If you are currently dealing with domestic or wildlife problems here are some quick numbers to get direction and resolutions to your animal or insect problems:
- Florida - Domestic Animals ( Cats and Dogs ): 305-884-1101
- Florida - Wildlife Removal, Control (Squirrels, Bats, Rats, etc): 877-427-1524
- Georgia - Domestic Animals ( Cats and Dogs ): 706-790-6836
- Georgia - Wildlife Removal, Control (Squirrels, Bats, Rats, etc): 877-427-1608
- Miami & Ft Lauderdale - Pest Control Services (Termites, Roaches, etc): 786-251-9640
- Palm Beach & West Palm Beach - Pest Control Services (Termites, Roaches, etc): 877-590-0462
Pests in your home are annoying, potentially embarrassing and can in some situations create an unsafe environment for young children and pets. Just knowing they are there may be enough to keep you awake at night.
Pests and diseases of agriculture threaten market access, our natural environment, public health and our food supply. Know the signs of emerging and existing pests and diseases to help protect Florida.
Each year, Florida becomes host to as many as three or four exotic pests, sometimes more. Consider those that have arrived in recent years including the Asian citrus psyllid, vector of citrus greening, a disease that has been very damaging for the citrus industry in Florida; the redbay ambrosia beetle, vector of Laurel Wilt, a fungal disease that stops the flow of water in host trees (redbay, avocado and other trees in the laurel family) causing leaves to wilt and eventually die; and the chili thrips, an insect pest that causes stunted, irregular growth on ligustrum and other species, and many more.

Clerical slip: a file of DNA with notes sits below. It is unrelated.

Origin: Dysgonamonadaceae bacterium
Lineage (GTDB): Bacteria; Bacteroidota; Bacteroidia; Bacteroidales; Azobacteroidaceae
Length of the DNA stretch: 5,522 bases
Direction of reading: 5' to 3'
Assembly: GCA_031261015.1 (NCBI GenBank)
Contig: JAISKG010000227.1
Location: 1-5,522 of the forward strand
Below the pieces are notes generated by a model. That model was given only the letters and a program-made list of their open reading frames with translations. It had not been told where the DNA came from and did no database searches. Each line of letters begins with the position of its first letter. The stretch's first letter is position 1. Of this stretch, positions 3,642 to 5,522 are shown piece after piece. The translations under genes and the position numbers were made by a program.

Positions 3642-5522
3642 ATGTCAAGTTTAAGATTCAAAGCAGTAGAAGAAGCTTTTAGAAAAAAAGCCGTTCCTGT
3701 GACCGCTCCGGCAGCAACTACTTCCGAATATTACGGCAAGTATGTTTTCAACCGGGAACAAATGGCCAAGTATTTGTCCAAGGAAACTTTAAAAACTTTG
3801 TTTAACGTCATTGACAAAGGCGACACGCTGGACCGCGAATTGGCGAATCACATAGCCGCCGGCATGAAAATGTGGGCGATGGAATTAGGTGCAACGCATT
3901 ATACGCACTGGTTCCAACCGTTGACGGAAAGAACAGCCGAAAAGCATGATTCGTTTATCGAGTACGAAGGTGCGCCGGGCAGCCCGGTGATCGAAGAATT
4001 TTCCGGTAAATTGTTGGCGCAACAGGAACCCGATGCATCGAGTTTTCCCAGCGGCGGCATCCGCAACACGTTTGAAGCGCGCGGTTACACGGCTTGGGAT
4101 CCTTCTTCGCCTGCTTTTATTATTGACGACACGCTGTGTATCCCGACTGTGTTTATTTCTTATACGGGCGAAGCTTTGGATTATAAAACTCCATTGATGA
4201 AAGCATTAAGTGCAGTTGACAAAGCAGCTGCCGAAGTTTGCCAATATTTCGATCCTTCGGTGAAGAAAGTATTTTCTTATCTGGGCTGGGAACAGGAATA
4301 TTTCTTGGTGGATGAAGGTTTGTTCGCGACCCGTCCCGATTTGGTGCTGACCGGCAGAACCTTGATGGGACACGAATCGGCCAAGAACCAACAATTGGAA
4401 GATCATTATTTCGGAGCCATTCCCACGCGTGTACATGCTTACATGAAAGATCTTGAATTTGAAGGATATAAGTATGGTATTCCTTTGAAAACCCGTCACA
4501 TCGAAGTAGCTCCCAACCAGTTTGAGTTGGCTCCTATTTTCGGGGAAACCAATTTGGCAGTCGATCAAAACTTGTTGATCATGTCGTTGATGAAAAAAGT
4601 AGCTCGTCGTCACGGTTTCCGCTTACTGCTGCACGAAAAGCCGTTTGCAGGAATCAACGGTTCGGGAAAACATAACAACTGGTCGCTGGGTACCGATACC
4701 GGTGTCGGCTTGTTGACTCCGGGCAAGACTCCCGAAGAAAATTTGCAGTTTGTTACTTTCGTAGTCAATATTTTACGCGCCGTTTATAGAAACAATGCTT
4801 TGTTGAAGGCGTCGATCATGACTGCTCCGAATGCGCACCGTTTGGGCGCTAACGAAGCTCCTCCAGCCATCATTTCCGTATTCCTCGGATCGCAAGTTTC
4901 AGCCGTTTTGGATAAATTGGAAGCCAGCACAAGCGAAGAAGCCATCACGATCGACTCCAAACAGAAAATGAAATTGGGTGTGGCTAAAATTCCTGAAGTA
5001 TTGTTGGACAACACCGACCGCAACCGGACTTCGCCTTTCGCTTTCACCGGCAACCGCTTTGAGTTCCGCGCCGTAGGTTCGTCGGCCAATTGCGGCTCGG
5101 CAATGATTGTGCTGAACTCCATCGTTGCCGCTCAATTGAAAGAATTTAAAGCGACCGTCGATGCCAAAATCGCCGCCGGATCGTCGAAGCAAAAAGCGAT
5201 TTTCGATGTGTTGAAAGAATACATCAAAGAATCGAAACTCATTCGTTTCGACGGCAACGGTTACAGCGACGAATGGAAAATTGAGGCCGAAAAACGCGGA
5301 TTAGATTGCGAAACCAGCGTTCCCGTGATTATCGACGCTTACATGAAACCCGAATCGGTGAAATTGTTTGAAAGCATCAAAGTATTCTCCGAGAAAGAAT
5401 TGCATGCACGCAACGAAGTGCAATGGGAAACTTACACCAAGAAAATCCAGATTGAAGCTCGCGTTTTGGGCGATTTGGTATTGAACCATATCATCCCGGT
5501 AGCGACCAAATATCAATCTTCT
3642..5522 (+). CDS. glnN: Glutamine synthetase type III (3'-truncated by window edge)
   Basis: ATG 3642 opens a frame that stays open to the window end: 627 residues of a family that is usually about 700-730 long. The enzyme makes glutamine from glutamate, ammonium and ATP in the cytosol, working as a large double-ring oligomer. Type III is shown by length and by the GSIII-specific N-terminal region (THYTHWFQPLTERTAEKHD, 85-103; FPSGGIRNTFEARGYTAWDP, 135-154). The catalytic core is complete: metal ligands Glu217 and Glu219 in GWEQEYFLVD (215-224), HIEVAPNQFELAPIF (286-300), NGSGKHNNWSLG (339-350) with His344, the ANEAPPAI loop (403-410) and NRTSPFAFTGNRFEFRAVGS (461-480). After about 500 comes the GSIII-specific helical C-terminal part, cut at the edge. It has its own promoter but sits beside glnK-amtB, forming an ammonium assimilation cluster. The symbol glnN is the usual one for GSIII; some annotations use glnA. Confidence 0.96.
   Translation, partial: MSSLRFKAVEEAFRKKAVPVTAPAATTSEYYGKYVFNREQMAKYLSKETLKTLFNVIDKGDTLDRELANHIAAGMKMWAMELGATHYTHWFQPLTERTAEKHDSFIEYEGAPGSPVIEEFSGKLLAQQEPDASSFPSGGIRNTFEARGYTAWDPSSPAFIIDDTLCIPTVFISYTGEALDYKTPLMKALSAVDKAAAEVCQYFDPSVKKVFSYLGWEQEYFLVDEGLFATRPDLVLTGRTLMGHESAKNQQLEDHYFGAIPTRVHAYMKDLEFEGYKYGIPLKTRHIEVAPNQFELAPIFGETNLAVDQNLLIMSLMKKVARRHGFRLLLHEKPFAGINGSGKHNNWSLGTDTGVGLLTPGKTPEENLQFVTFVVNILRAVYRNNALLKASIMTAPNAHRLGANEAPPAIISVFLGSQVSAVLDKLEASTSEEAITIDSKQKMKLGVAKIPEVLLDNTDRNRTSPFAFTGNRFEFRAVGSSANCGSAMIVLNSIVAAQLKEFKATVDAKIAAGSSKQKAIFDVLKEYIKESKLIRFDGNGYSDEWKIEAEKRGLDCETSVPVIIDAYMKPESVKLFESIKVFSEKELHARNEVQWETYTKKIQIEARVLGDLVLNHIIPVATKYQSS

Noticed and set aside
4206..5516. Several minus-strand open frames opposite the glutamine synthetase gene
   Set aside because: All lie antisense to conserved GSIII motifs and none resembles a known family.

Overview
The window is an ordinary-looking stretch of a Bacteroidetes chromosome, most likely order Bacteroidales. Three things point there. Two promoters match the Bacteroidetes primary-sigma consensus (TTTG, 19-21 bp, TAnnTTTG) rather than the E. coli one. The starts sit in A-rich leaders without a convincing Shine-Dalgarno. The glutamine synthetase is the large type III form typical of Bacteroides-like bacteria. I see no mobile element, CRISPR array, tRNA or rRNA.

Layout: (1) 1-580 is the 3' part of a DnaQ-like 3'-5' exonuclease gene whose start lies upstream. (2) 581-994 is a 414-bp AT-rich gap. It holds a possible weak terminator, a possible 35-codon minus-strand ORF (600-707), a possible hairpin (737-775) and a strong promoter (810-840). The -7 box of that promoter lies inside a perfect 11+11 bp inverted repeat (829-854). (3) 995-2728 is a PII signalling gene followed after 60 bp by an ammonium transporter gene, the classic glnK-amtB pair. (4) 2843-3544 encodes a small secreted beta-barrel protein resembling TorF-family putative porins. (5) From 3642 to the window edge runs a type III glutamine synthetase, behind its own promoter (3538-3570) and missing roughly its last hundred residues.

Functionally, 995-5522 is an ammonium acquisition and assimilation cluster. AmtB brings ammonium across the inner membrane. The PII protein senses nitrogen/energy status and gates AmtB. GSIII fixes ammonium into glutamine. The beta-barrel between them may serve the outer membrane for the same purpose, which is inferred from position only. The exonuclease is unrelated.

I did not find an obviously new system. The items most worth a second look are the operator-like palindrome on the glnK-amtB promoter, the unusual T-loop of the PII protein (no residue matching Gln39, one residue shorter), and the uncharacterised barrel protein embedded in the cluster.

South Florida has its own share of exotic invaders, including the Nasutitermes corniger termite, a Caribbean termite that builds nests above ground in trees; the ficus whitefly, an insect that has defoliated ficus hedges; and even the python, an invader that threatens to upset the ecology of the Everglades.
There are many points of entry for these exotic pests including hurricane winds, shipping activities and international travel. Some of those that begin in South Florida are halted by the cooler weather of Central Florida winters, while others are expected to eventually spread further north. It's hard to imagine rooting for a cold winter, but in reflecting on these pests, it may not be a bad idea.
Some of the problems that plague commercial agriculture also are a problem for Florida gardeners. The same citrus psyllid that attacks orange groves doesn't discriminate against dooryard growers. It feeds on the new flushes of growth that typically occur in late February, late May and mid-September in North Central Florida, and if it is carrying the citrus greening disease, it will infect new trees. Usually several years are required to develop answers that address production problems while ensuring the solutions do not upset the local ecology.
Pests and Diseases of Concern